A landmark British case about transgender treatment for under-16s has been overturned. The Tavistock Trust, which runs the UK’s only gender identity development service (GIDS) has won an appeal against a 2020 High Court ruling.
Doctors can now judge for themselves whether children under 16 can give informed consent to puberty blockers, without seeking permission from a judge.
The decision from the Court of Appeal reverses the High Court’s decision that under-16s lacked capacity to give informed consent to puberty blockers.
The judges acknowledged "the difficulties and complexities" of the issue, but they said that "it is for the clinicians to exercise their judgement knowing how important it is that consent is properly obtained according to the particular individual circumstances".
A spokesperson for the Tavistock told the media: “The judgment upholds established legal principles which respect the ability of our clinicians to engage actively and thoughtfully with our patients in decisions about their care and futures. It affirms that it is for doctors, not judges, to decide on the capacity of under-16s to consent to medical treatment.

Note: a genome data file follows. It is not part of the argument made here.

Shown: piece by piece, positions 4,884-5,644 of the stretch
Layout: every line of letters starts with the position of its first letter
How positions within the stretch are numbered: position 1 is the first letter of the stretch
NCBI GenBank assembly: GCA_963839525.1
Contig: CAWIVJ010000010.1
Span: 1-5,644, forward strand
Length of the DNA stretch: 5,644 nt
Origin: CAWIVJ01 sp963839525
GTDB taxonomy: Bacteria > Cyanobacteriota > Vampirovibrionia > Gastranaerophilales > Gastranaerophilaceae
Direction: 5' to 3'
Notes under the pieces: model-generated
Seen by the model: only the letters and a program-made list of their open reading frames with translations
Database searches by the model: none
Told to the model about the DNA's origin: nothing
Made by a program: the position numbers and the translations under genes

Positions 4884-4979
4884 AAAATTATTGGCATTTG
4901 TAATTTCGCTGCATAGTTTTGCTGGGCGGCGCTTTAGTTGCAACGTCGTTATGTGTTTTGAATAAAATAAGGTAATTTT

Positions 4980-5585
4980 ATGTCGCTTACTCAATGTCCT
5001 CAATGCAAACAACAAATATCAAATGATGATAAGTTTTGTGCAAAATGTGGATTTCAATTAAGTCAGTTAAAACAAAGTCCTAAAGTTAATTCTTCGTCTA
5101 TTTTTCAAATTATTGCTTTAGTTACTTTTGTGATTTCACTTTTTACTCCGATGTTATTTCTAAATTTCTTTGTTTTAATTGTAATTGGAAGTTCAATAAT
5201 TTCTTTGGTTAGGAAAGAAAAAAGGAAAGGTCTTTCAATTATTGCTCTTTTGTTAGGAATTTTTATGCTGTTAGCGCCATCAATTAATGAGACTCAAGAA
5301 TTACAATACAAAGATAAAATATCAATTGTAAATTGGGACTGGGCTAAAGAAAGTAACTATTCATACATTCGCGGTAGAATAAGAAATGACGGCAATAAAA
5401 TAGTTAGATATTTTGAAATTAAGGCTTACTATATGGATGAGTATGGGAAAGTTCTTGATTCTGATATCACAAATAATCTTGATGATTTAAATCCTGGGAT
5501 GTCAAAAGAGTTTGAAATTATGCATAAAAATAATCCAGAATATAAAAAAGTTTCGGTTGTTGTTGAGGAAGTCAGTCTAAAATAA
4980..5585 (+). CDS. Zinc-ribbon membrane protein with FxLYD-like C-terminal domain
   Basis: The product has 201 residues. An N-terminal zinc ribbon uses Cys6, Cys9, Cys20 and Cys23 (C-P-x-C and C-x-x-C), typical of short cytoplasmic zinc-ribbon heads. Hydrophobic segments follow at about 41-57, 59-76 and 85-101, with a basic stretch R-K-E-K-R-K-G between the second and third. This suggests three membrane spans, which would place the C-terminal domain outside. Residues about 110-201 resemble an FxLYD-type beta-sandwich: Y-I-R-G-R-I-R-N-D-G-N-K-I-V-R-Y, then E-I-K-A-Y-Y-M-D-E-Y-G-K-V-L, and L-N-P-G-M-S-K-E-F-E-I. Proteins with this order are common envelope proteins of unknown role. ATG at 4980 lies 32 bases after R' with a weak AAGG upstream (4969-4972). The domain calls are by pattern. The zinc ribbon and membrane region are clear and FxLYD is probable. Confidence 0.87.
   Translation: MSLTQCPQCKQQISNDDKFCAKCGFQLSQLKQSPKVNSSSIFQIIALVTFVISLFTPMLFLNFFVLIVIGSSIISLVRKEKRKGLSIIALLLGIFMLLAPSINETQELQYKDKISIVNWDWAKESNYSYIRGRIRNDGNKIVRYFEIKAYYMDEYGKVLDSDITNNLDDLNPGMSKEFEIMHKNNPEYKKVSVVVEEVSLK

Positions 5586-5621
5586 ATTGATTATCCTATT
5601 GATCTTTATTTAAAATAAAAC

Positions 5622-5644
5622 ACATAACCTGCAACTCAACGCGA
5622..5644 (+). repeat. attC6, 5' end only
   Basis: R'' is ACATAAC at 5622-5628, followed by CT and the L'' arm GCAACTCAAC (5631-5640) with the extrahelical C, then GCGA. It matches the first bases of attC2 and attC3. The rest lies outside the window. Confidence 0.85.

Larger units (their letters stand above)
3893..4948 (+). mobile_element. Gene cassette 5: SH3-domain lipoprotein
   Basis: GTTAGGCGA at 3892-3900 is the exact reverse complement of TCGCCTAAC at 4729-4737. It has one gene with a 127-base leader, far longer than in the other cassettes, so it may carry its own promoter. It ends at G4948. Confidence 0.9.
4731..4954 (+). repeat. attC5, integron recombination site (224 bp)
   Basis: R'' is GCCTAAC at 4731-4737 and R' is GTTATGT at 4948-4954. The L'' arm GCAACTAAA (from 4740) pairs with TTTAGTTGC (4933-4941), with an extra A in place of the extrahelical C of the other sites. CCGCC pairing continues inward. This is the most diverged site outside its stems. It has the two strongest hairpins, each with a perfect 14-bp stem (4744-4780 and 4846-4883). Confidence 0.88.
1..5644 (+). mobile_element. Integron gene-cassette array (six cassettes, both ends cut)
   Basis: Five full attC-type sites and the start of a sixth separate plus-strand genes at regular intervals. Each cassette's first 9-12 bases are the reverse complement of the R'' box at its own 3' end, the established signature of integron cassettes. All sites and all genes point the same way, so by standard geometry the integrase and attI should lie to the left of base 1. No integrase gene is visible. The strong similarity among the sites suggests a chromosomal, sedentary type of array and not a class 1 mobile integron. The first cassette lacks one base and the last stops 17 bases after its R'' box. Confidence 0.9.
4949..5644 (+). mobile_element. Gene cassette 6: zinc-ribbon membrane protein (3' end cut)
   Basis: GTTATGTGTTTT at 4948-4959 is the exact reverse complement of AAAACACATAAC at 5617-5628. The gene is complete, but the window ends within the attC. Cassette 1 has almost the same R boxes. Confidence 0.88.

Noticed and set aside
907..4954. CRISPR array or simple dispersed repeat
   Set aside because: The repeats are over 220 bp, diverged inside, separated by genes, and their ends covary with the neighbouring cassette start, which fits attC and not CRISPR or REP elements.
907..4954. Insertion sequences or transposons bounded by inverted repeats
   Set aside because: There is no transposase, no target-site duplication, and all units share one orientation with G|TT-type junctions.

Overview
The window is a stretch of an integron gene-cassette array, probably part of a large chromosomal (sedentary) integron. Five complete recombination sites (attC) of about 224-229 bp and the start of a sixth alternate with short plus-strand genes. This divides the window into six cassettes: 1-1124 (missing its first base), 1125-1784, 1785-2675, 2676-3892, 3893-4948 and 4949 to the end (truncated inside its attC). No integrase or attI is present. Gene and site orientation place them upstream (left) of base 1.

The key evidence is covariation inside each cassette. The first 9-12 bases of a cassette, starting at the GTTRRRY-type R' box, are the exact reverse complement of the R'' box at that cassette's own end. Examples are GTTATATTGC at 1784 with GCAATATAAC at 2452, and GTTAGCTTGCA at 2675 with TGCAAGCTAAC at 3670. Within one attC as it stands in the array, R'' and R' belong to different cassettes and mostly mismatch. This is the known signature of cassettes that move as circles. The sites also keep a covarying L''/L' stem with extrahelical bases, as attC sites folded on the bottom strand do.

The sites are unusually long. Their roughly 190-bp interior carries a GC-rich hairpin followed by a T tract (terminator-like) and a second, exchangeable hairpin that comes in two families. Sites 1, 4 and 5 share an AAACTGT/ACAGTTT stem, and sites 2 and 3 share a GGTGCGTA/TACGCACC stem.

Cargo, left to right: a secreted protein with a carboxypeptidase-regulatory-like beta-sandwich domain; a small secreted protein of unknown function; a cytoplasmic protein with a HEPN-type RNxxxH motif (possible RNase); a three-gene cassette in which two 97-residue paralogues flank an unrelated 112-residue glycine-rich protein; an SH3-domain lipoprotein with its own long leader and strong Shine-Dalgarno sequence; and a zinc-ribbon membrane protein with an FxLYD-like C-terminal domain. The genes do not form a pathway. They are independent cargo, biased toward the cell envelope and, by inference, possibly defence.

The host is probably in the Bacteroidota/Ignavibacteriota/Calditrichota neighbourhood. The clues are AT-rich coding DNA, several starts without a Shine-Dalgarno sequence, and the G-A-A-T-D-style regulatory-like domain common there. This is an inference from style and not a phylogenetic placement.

Keira Bell, a young woman who embarked upon transitioning to a male at the age of 16, was the human face of the case against Tavistock gender clinic. She says that she is very disappointed by the decision and will seek leave to appeal to the supreme court, “A global conversation has begun and has been shaped by this case,” she said. “There is more to be done. It is a fantasy and deeply concerning that any doctor could believe a 10-year-old could consent to the loss of their fertility.”
Michael Cook is the editor of BioEdge
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